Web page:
Future of ‘beautiful community retreat’ saved after £50,000 fundraising success
PUBLISHED: 13:52 02 September 2020 | UPDATED: 14:05 02 September 2020
After a five-year fundraising plea, a town’s community are celebrating after “saving” a treasured site.
Since Falcon Meadow was put up for sale in 2015, residents of Bungay have attempted to raise £50,000 to stop the site falling into private hands, drinking “enough tea and coffee to fill a swimming pool” in the process.
Desperate to keep the site as a community asset, a charity was created to loan the funds to buy the site, meaning although the short-term future was guaranteed, £43,000 of loans needed to be repaid.
Allan Myatt, treasurer for the Falcon Meadow Community Trust, said: “After the initial euphoria died away in 2015, we realised we had a daunting task ahead of us. We had to find ways to raise £43,000 and keep the meadow in the public eye for long enough to do so.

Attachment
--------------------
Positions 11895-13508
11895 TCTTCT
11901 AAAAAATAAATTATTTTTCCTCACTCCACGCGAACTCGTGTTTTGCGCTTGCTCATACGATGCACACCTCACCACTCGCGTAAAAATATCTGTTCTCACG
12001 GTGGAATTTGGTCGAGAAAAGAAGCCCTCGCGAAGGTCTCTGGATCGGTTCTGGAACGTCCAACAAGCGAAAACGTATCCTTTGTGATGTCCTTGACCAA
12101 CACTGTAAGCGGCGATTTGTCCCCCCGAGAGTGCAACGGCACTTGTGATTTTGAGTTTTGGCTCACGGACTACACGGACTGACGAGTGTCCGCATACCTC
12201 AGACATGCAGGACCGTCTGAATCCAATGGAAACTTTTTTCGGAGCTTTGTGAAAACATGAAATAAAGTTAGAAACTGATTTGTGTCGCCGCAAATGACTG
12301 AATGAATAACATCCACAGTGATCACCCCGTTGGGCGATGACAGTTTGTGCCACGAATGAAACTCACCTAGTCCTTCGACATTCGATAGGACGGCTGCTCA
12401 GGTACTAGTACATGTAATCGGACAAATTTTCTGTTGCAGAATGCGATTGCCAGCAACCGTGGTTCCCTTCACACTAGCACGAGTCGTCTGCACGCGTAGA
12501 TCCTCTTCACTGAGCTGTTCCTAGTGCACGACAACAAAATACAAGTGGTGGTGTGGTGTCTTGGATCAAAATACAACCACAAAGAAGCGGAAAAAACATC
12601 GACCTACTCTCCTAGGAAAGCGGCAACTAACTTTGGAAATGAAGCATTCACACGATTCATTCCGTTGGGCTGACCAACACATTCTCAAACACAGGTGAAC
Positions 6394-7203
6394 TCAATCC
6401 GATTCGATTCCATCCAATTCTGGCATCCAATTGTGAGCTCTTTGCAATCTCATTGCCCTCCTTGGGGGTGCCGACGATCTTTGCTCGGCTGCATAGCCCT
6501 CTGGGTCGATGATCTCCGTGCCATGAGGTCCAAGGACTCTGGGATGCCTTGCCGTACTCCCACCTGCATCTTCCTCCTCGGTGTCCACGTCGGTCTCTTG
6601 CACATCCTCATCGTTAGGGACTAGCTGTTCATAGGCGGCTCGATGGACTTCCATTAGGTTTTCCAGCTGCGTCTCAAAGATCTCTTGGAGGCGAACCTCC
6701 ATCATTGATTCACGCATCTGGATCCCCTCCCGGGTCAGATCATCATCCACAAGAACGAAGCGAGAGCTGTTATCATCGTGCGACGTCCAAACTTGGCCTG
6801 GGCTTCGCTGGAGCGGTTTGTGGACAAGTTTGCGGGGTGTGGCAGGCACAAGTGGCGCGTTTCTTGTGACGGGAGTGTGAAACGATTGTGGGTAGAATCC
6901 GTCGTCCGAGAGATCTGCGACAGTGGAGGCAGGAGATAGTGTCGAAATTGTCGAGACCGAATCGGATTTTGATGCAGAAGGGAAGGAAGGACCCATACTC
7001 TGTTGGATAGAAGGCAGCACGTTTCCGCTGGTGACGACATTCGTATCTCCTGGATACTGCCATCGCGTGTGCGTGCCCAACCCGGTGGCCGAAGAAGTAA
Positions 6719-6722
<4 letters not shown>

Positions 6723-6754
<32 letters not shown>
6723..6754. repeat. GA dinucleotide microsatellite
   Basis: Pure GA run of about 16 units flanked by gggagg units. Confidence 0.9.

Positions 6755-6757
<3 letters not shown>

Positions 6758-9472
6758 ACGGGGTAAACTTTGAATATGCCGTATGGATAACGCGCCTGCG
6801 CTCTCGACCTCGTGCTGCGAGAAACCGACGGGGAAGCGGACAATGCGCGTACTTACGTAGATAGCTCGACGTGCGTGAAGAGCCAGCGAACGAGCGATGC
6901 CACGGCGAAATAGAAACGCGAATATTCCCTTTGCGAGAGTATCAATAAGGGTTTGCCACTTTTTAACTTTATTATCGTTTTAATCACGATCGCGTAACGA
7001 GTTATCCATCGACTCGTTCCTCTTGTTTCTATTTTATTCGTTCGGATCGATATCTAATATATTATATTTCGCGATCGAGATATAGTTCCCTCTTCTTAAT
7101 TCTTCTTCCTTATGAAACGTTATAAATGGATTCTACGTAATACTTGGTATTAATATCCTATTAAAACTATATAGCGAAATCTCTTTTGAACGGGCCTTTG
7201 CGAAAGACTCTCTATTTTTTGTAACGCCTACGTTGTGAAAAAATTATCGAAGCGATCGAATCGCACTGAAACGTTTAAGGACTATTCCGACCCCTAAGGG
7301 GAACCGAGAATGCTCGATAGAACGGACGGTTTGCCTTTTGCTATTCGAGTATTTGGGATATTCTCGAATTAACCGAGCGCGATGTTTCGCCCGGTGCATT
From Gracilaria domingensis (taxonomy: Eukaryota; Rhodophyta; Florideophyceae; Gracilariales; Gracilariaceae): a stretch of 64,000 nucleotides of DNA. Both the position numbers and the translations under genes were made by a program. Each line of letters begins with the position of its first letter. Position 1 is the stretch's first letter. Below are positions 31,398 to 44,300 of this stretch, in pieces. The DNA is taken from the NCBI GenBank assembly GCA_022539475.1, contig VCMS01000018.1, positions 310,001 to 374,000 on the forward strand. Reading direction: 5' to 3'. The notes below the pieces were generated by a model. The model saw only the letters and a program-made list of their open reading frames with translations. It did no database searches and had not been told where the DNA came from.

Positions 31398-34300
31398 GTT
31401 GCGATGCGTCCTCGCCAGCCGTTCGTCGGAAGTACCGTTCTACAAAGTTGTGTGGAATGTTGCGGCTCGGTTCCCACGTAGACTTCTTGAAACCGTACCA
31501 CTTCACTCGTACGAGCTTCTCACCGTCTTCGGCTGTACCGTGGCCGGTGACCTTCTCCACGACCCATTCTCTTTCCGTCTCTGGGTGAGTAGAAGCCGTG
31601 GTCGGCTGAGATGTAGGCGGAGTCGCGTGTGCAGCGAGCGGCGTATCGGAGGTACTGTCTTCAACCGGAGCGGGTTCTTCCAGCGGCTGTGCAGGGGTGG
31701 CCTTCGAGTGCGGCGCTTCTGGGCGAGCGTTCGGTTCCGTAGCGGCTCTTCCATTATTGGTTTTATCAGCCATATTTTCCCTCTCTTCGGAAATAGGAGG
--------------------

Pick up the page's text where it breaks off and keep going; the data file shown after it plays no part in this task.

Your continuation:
“Luckily, local people stepped up to the plate and we’ve smashed our fundraising target in a fraction of the time we thought it would take.
“It’s particularly good to reach the £50,000 mark this year when we could all do with a bit of good news.
“Over the last five years, we estimate we’ve sold in excess of a thousand flapjacks, drunk enough tea and coffee to fill a swimming pool and raced thousands of ducks down the River Waveney, all for the cause.
“We’ve had dog shows, pub quizzes, sleep outs, nature days - we’ve stood in freezing cold weather to get people to buy raffle tickets and we triumphed this year with a virtual duck race which has been watched in countries around the world.
“Time and time again, local people have come up trumps and shown their support, and it’s because of them that we’re here today.”
Earlier this year, organisers took the ever-popular Bungay Duck Race online in a bid to continue raising money, despite the coronavirus lockdown.
Aiming to maintain the meadow as a “beautiful retreat for people and nature”, trustee Katie Utting said: “In the time we’ve been managing the meadow, we have started to see some real gains in terms of wildflowers, insects and wildlife.
“Now we can concentrate our energies on preserving this rare habitat so nature can thrive.
“We know the community will continue to support us every step of the way.”
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